It started with finding a stack of good-as-new, free low-E windows by the roadside late last winter. I turned one of them into a cold frame and sunk it into the soil at the end of my vegetable garden.
No, it started before that. When I bought a pound of red wiggler worms and set up an indoor worm bin.
Confused yet? Me too. High fives.
I’ve been raising worms in a bin indoors for a couple of years. They’re awesome. They eat my garbage. They give me good stuff. And they don’t smell or make noises, unlike grandkids.
The prize is worm castings; even cooler than compost. Every week last summer I put a handful of worm castings and 2 tablespoons of molasses into a 3 gallon bucket, aerated with an old aquarium pump, and let it brew overnight (Google ‘worm tea’). That 3 gallons of worm juice was enough to spray all the plants in my 55′ x 28′ garden. And it was the healthiest, most productive garden I’ve ever had. EVER.
So I love worms.
Now back to that cold frame. A couple of weeks ago I decided that since I already had two other nice, portable cold frames, I’d try an experiment. I turned the sunken cold frame into an outdoor worm bin with leaf mold, rotted horse manure, ground-up kitchen scraps and lots of shredded leaves for insulation. At one end I sunk a 3 gallon covered bucket filled with water.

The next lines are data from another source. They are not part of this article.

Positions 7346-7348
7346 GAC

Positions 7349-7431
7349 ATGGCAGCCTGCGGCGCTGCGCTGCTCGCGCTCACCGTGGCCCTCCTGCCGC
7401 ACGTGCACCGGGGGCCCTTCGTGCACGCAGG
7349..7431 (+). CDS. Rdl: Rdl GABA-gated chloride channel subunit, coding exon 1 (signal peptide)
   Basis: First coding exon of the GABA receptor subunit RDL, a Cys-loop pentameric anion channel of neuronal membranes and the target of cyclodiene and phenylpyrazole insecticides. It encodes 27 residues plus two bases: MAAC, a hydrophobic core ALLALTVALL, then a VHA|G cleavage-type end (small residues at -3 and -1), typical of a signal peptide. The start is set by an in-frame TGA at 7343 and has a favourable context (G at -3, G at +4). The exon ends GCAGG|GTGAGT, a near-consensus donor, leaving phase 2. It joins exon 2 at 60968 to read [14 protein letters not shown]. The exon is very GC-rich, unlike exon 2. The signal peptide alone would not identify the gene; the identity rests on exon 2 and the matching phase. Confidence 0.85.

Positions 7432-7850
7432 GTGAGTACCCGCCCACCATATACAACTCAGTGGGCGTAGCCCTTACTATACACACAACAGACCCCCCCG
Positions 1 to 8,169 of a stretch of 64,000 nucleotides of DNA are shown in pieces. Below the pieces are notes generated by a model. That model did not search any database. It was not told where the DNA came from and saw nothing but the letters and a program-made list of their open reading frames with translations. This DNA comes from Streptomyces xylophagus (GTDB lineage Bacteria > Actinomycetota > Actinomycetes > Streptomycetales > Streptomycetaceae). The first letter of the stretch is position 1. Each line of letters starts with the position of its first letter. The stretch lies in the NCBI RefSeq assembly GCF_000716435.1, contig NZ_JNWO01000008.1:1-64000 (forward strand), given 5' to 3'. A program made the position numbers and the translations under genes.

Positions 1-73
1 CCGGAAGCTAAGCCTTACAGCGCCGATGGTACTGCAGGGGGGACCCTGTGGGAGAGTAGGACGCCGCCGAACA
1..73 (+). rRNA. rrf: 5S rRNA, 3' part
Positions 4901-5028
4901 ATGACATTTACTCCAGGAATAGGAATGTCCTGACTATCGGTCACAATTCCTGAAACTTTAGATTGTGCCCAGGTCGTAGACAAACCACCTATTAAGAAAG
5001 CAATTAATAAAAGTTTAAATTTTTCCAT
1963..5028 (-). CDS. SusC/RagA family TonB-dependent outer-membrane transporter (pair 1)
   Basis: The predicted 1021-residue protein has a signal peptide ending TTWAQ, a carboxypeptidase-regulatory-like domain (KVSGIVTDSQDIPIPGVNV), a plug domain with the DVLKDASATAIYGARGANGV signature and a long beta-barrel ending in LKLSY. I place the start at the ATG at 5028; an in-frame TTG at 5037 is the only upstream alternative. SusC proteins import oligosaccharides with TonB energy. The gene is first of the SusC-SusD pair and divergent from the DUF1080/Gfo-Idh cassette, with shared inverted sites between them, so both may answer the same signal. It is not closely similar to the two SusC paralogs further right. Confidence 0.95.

Now, I live in Michigan. It’s cold. Red wigglers die when they freeze. They like temperatures like we like.
The water bucket, I figger, would make a good heat sink. Especially if it had a 25-watt aquarium heater inside. The cost to run 25 watts continuously for a month is somewhere around $3. I can handle that in the spirit of science.
Into the cold frame went a couple of dozen worms, in went cardboard, covered with a thick layer of leaves, down went the lid, and on top went four bags of leaves.
The lows here have been in the teens for more than a week. And here’s what the soil temperature read yesterday…
We’ll see what happens as the ground freezes around the cold frame.